For developers of PC games around the globe there are three certainties – death, taxes and online piracy. While this trio are rarely the subject of amusement, developer Warhorse Studios is doing its best to satirize the latter.
After releasing its action role-playing game Kingdom Come: Deliverance early 2018, the game was quickly cracked by infamous underground group Codex, who released the title online for consumption by the pirating masses. It’s unclear to what extent this event affected sales but within a week of its launch, it had sold a million copies, including more than 300,000 on Steam.
With two million copies sold in the year that followed, Warhorse Studios clearly had a hit on its hands but this year the company showed that it also has a sense of humor. While publicizing a revamp of its headquarters in Prague, the company revealed that it had framed a copy of the information (NFO) file released by Codex with its pirate release, giving it pride of place near the company’s kitchen.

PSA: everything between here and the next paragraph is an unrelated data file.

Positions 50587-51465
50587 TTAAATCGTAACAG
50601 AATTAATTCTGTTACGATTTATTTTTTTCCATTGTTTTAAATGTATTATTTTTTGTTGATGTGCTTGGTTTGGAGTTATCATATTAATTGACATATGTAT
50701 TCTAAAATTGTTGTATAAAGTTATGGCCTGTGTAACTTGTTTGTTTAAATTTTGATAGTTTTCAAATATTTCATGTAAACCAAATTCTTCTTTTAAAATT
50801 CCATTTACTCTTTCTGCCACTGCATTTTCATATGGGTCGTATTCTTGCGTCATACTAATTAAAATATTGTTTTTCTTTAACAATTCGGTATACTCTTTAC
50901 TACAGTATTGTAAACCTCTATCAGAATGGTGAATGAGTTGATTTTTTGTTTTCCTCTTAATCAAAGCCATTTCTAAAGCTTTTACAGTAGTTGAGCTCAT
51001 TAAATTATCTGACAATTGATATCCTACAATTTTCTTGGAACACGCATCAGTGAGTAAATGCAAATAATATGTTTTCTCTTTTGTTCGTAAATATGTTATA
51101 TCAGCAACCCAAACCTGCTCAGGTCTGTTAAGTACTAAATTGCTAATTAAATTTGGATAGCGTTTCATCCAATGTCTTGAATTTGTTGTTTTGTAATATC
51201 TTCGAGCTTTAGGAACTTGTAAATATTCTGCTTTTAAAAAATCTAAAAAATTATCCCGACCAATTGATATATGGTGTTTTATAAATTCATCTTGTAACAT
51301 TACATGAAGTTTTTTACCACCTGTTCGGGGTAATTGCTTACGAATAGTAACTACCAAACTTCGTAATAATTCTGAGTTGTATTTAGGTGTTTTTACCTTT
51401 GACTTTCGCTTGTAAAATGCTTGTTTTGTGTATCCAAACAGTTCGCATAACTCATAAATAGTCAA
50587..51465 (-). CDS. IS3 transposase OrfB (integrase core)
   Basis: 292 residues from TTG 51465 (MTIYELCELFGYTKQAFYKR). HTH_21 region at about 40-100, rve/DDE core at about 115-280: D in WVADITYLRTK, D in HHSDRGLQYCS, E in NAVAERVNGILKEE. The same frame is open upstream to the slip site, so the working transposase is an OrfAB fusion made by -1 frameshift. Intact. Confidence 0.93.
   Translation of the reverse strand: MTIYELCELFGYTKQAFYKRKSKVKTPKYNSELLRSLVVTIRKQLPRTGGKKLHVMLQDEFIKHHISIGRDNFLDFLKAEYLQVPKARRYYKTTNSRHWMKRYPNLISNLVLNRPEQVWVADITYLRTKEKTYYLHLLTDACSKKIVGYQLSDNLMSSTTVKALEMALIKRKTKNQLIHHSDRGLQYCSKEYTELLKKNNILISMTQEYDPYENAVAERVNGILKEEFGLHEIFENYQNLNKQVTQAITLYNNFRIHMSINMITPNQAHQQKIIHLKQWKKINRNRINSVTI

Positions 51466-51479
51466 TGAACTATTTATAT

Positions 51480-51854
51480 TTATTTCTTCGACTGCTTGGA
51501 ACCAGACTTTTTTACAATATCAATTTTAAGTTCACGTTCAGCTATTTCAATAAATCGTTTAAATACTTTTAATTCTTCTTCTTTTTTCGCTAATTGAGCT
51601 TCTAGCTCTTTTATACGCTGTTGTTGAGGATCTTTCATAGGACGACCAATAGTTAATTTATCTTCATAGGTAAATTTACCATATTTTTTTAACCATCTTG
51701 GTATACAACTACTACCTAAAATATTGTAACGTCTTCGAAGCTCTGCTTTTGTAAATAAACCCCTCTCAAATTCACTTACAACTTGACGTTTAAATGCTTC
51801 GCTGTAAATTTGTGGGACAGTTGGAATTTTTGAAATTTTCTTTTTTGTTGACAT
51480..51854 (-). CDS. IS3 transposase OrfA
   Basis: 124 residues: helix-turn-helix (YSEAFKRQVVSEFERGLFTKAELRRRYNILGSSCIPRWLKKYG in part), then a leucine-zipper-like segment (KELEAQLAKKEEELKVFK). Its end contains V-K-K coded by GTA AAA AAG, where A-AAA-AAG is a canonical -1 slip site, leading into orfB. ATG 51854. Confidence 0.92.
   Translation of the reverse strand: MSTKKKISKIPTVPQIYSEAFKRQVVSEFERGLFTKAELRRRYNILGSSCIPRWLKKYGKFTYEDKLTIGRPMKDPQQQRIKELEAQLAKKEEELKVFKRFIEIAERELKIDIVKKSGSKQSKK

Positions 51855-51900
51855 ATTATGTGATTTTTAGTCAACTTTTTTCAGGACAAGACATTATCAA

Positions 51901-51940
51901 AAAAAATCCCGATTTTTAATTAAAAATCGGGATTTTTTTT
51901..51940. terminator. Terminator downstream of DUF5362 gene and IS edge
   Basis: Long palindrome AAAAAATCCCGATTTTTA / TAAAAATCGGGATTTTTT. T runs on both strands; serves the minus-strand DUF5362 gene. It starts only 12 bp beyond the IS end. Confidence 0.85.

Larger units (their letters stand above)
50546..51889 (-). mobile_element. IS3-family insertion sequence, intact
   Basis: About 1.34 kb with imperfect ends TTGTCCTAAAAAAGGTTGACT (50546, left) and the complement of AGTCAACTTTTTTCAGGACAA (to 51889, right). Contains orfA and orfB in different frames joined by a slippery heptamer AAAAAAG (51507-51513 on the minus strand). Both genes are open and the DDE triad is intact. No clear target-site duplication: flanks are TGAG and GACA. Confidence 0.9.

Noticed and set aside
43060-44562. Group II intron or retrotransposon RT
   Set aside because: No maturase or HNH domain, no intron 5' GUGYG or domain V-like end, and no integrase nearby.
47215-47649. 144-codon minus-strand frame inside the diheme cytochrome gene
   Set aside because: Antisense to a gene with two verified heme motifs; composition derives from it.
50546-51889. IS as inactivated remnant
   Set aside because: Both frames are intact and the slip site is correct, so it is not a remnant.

Offered at Displate.com, Displates are described as “one-of-a-kind” metal posters “designed to capture your unique passions.” Their creators note that they’re “sturdy, magnet mounted, and durable enough to withstand a lifetime of intense staring.”
So, if you’re into staring intensely at pirate-created artwork for an eternity, boy does Warhorse Studios have something for you. Pirate ASCII art, preserved on metal.
It’s obvious that Warhorse has a sense of humor but it also understands the piracy scene. Many so-called ‘scene’ release groups state that if you enjoy a pirated copy of a game, you should buy it to “support the developer.” With its metalized NFO offering, the developer states in the description that by buying the pirated poster, people will be “supporting the developer of Kingdom Come: Deliverance.”
Pirating the work of pirates is a humorous concept, especially given that the NFO itself almost certainly enjoys copyright protection. Obviously Codex isn’t in any position to do anything about that, which makes the whole episode even more delicious. All that being said, Warhorse certainly doesn’t endorse copyright infringement.
“In all honesty, putting up the CODEX Info was meant to be a joke and a form of self-irony. This doesn’t change the fact that piracy still harms various industries,” PR Manager Tobias Stolz-Zwilling told TF referencing the company’s NFO shenanigans.
“But in the case of Kingdom Come: Deliverance we can rely on and be proud of a strong and loyal community that supported us way before release and even years after. Anyone who intends to pirate your game wouldn’t buy it anyway. All in all, we strongly believe that in a tense world and a tense industry, one should maintain a healthy sense of humor.
“PS: Support your favorite developers – that way you ensure future games.”